By Mark Forrester, Managing Director of Red Source
We all know that the billions of items of plastic waste choking our oceans, lakes and rivers and piling up in landfill, is more than unsightly and harmful to the planet. Plastic pollution is very real and single-use plastics, while individually small, have a massive impact. Roughly half of our global annual plastic production is destined for a single-use product.
Humans use about 1.2 million plastic bottles per minute and approximately 91% of plastic is not recycled. Many countries lack the infrastructure to prevent plastic pollution such as sanitary landfills, incineration facilities, recycling capacity and proper management and disposal of waste systems.
It’s clear that the lack of plastic recycling is incredibly harmful and as someone who works in the humanitarian sector, I am keen to explore what can be done to make a change. Firstly, governments and NGOs need to lead by example by utilising sustainable products. Using recycled materials rather than sourcing new or virgin materials is a move that could make a dramatic change to the stark statistics we currently see.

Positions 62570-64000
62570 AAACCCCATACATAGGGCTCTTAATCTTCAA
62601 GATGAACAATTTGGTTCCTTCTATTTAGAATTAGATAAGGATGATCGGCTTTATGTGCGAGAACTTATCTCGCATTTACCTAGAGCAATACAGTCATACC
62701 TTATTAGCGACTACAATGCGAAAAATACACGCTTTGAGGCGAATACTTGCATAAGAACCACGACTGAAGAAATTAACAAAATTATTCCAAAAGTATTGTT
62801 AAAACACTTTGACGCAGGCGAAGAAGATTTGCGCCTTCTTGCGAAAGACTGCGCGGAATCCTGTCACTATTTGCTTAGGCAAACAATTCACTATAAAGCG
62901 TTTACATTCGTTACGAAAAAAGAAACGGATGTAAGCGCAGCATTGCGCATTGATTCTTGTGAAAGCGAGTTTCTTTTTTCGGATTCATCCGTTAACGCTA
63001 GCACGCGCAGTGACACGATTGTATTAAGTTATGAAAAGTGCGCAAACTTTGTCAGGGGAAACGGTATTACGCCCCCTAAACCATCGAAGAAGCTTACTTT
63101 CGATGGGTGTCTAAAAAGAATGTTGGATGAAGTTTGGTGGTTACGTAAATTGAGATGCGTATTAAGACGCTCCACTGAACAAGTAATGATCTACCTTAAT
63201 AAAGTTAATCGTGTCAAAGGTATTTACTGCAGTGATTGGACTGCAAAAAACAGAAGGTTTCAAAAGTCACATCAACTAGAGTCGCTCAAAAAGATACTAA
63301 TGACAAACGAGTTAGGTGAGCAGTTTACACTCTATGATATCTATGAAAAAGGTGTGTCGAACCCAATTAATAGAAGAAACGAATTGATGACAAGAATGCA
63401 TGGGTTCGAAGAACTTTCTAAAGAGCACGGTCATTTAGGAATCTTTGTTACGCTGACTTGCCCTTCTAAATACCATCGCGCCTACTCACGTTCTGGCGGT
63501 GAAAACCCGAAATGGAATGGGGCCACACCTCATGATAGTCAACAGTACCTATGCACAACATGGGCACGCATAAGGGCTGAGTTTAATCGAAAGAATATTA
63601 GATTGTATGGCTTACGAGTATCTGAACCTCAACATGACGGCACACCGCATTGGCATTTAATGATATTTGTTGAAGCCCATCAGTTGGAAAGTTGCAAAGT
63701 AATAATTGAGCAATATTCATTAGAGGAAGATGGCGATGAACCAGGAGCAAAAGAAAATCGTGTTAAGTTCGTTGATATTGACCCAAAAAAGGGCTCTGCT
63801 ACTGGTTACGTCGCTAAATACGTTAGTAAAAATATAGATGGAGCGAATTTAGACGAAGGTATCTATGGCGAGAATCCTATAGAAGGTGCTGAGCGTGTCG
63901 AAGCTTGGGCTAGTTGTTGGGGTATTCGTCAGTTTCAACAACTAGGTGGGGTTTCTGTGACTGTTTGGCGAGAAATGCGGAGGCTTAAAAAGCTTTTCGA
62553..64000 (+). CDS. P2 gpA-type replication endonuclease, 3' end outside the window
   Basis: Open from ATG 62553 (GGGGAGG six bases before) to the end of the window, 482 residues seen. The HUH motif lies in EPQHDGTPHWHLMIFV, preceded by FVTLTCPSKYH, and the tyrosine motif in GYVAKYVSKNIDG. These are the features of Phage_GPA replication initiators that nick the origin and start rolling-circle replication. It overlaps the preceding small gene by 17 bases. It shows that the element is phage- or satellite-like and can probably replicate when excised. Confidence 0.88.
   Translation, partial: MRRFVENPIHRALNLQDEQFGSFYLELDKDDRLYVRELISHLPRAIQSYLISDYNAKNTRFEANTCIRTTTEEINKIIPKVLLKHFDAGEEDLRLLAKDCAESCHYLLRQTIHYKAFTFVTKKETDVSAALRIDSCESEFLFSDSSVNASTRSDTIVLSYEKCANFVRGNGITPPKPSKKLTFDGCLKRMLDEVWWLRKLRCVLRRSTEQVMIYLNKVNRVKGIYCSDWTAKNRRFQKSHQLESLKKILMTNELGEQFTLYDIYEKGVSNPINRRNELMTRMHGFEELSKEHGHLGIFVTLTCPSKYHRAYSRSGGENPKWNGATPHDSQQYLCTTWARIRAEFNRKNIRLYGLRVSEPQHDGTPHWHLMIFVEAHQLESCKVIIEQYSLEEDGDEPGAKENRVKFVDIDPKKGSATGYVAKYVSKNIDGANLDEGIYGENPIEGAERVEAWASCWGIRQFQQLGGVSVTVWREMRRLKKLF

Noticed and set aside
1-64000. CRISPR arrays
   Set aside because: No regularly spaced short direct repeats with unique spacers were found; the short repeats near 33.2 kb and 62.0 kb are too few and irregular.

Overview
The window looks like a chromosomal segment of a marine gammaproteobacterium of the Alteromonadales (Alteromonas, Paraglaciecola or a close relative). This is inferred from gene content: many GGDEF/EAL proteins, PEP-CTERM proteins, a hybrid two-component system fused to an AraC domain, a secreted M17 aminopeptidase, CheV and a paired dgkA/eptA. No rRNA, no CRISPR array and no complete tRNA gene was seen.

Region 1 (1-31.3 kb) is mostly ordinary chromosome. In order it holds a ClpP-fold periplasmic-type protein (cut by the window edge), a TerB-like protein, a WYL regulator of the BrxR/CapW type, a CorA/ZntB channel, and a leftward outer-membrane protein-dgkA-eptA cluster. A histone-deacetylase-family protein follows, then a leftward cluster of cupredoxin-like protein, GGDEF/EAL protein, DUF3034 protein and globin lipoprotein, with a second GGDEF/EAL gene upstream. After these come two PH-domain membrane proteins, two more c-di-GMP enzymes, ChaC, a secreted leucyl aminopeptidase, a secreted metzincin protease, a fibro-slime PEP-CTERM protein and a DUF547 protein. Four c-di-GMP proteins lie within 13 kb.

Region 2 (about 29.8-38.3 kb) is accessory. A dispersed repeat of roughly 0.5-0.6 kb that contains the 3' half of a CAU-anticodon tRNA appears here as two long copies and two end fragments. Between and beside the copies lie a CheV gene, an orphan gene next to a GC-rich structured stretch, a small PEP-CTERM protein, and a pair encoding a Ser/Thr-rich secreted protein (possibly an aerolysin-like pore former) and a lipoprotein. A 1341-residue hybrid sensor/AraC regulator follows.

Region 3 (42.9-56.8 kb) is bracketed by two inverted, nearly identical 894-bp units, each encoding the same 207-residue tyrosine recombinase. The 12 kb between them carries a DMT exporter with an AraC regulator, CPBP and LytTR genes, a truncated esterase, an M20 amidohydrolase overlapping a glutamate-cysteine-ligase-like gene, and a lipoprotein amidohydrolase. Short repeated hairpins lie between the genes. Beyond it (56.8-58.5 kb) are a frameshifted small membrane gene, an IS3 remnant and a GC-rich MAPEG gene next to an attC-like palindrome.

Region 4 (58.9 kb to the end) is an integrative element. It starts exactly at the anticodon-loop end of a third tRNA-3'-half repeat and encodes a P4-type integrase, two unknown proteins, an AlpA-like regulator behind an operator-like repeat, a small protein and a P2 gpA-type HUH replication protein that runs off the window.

At Red Source, we are passionate about reducing the amount of plastic pollution and are looking at ways we can do our part, in the humanitarian sector to make a positive change. Plastic is a valuable resource and really doesn’t need to be wasted. Recycling of millions of plastic bottles saves the planet’s resources which can only be a good thing. Synthetic fabrics are in high demand, 55 million metres of polyester are produced annually and compared to conventional polyester yarn production, this process diverts plastic from landfill and uses 20% less water, 50% less energy, 55% fewer carbon emissions and 0% oil.
We are continuously working on ways we can weave responsible practices into our core business and the idea of sustainable manufacturing for the humanitarian sector is one that has been a key focus for us. I very much look forward to sharing our latest initiatives in the near future, but until then it is up to each and every one of us to adapt our behaviour and embrace the many ways we can recycle existing plastic products in our lives.